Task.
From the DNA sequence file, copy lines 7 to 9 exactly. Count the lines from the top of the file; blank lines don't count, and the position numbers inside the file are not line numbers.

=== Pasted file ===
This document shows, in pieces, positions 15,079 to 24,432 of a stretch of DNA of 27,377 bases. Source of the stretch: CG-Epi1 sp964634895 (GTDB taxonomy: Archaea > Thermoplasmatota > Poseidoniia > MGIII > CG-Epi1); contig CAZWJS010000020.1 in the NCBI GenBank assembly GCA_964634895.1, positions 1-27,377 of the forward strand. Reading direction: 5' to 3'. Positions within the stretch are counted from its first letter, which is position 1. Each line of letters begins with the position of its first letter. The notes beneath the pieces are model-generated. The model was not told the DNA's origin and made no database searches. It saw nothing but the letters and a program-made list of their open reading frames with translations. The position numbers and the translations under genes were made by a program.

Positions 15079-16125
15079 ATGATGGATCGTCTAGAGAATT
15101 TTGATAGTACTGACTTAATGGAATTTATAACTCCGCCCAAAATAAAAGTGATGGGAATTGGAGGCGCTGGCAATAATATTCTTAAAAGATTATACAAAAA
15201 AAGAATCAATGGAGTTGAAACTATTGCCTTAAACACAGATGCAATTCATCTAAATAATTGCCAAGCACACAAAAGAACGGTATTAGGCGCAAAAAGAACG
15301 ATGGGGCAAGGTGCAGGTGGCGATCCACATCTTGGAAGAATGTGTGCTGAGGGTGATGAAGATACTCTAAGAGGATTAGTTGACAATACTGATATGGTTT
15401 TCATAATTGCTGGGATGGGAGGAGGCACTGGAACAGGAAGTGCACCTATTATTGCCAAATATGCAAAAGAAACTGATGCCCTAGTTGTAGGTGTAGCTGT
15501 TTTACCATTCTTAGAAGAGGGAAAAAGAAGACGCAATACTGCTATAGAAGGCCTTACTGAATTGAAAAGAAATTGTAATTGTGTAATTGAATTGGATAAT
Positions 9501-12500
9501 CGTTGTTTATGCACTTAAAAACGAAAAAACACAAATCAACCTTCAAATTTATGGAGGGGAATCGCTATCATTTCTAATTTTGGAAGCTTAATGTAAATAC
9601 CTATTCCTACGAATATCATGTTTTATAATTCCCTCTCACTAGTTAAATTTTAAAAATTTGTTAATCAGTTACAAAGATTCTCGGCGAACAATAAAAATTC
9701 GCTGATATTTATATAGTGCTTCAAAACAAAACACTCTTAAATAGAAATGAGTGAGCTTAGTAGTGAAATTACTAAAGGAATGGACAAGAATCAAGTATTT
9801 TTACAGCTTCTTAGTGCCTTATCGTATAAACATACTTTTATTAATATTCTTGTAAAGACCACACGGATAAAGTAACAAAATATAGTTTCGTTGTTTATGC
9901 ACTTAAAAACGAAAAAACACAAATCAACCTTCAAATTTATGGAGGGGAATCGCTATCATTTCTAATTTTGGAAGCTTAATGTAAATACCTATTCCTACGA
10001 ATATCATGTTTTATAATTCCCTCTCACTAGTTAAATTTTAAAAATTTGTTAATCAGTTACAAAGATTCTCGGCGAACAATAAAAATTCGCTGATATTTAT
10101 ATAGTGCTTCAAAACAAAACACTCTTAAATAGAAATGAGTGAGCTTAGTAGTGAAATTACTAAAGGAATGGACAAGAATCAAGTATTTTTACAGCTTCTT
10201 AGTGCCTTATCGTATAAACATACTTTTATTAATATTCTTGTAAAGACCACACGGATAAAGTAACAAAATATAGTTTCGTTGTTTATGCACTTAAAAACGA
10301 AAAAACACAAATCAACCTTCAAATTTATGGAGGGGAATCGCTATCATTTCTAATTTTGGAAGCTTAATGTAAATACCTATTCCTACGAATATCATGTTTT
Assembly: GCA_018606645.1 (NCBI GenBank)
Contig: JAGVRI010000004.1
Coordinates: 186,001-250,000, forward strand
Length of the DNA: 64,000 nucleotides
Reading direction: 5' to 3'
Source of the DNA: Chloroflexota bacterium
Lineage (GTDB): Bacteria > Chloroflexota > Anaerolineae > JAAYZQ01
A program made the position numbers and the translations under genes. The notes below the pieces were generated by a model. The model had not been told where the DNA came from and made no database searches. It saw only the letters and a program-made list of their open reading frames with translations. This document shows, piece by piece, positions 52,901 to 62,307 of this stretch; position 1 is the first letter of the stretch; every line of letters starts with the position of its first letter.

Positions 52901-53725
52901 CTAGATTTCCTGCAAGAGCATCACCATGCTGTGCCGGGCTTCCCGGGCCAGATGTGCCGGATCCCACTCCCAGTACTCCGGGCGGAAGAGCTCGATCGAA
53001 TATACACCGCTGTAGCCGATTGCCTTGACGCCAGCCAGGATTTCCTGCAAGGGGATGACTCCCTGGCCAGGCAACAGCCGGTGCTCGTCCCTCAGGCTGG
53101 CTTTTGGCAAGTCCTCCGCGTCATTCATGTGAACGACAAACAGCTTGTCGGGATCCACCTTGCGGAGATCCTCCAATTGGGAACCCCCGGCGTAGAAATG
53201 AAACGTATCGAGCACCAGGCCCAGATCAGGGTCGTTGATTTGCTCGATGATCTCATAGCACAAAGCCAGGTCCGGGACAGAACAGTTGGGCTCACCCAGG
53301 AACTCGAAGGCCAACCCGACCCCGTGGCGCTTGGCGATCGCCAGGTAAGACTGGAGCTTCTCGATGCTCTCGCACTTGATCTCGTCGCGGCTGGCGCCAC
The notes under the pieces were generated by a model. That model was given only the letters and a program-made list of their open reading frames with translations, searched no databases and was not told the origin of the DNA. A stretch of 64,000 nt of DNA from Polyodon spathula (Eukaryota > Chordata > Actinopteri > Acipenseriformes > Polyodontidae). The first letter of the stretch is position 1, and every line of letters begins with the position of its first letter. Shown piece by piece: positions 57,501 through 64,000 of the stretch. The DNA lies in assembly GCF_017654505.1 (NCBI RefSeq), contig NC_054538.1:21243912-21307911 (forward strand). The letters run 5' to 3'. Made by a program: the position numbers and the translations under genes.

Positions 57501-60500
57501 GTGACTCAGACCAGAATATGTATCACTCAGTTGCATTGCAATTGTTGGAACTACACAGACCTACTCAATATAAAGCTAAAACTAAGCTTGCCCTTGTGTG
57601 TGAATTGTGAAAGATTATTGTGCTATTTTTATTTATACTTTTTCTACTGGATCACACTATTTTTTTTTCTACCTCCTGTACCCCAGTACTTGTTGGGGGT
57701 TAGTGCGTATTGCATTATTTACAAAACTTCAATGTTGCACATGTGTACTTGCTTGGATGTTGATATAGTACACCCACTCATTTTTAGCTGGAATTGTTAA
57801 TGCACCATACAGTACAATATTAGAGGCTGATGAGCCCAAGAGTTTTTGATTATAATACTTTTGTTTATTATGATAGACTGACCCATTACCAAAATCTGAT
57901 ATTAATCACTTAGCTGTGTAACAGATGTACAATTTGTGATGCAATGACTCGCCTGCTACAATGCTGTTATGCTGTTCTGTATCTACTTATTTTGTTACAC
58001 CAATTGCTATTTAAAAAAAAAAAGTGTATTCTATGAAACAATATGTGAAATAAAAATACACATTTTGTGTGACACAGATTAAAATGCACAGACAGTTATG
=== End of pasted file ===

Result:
15401 TCATAATTGCTGGGATGGGAGGAGGCACTGGAACAGGAAGTGCACCTATTATTGCCAAATATGCAAAAGAAACTGATGCCCTAGTTGTAGGTGTAGCTGT
15501 TTTACCATTCTTAGAAGAGGGAAAAAGAAGACGCAATACTGCTATAGAAGGCCTTACTGAATTGAAAAGAAATTGTAATTGTGTAATTGAATTGGATAAT
Positions 9501-12500